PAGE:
Utility Mapping Pilot to Eliminate Digging Risks Finds Success
Underground mapping company Exodigo has has successfully trialed its utility mapping service, deployed by construction services provider Charge.
The product uses a combination of 3D imaging, sensors and AI to scan an area and create a comprehensive map that aims to improve safety and increases efficiency at a site.
The pilot project was undertaken by Charge subsidiary, Veteran Pipeline Construction (VPC), which deployed Exodigo’s product to identify pathways for the installation of new utility lines at a mobile home community in Santa Rosa, California. In these kinds of communities, historical data on power and water lines barely exists, so VPC needed to locate and excavate any existing or abandoned lines before installing new ones.
Exodigo’s platform uses sensor technology, with these scanners deployed to a site on either a pushcart or flown on a drone. For the VPC project, scanners including ground penetrating radar, electro-magnetic and thermal sensors, were deployed on a cart to simultaneously obtain underground data from a multiarray of sensors. Once site data is collected, it is sent to Exodigo’s AI Processing software for analysis, using algorithms that “fuse the georeferenced data” from all sensors deployed and safely map underground assets in a method that avoids typical health and safety concerns associated with manual exploration.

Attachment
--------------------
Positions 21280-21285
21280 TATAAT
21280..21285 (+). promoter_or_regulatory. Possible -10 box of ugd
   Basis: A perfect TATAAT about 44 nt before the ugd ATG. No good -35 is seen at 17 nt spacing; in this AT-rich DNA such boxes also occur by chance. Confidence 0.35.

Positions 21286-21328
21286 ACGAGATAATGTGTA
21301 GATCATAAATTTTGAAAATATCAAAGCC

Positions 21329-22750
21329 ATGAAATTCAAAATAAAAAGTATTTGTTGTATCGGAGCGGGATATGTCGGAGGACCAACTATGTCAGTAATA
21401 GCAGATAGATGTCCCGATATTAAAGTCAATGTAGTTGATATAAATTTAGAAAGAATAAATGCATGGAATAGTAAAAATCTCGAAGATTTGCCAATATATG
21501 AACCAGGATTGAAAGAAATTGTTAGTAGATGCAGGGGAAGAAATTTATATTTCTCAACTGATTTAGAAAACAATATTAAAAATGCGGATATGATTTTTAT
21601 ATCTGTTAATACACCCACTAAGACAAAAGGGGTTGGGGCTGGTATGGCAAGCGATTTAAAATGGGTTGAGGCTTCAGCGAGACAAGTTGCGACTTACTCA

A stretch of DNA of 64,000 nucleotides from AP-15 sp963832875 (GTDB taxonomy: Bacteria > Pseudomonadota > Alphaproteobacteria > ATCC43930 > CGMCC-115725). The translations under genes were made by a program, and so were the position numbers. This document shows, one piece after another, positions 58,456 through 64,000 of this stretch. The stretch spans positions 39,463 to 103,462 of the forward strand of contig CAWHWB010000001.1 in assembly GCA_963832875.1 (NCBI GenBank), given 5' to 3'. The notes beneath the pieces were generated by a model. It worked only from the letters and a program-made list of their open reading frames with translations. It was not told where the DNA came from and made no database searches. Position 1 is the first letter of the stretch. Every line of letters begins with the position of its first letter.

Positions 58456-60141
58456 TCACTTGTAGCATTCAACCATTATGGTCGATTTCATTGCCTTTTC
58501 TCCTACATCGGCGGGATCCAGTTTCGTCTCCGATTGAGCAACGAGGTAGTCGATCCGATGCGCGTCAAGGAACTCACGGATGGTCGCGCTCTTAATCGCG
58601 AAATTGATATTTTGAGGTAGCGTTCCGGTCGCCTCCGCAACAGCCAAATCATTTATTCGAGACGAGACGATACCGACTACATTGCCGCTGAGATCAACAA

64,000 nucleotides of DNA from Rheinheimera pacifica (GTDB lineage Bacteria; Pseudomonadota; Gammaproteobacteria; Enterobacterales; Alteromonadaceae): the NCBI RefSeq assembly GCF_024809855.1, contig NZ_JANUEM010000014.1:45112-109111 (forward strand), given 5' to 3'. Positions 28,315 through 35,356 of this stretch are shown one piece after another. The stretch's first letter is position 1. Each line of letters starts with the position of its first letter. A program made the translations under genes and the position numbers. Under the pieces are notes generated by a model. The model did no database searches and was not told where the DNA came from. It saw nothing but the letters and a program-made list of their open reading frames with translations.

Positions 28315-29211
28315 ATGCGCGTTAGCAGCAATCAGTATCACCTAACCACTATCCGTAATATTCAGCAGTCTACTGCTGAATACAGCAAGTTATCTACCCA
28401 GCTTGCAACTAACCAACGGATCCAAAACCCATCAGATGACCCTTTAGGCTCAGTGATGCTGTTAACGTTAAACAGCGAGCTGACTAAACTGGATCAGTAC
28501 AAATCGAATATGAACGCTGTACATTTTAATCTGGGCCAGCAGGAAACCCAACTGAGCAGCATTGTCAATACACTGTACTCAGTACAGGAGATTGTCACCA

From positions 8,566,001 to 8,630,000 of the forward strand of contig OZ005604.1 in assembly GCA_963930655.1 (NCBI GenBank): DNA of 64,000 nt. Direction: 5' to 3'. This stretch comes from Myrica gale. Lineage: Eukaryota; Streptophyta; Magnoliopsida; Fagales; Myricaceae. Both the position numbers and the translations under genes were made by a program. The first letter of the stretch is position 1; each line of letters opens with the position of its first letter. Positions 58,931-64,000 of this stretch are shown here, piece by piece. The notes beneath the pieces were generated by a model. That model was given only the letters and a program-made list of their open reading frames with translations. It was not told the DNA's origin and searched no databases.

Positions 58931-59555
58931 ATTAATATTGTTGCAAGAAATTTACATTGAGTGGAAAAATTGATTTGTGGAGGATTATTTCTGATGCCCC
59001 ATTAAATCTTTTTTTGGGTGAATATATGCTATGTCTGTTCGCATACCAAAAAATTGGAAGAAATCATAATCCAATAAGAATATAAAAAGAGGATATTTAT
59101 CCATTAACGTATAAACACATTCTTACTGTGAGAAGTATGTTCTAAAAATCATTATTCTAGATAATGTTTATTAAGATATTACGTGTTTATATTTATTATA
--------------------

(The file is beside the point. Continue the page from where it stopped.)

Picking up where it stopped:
According to the company, its product found 50% more lines than traditional private locator services. In congested areas, this can make up as many as 30-50 different utility lines per acre. In addition, potholing costs were reduced by 30%, with a single pothole often costing between $850 to $2,000, depending on the depth and size of the hole. On a single acre, there can be up to $20,000 to $30,000 worth of potholes.
In addition to accurately finding suitable pathways for power line installation that a traditional locator also found, Exodigo was able to find additional lines and eliminate so-called “phantom lines;” referring to abandoned lines still in the ground that no utility group claims anymore, and which are no longer kept on records; some of which may still be live.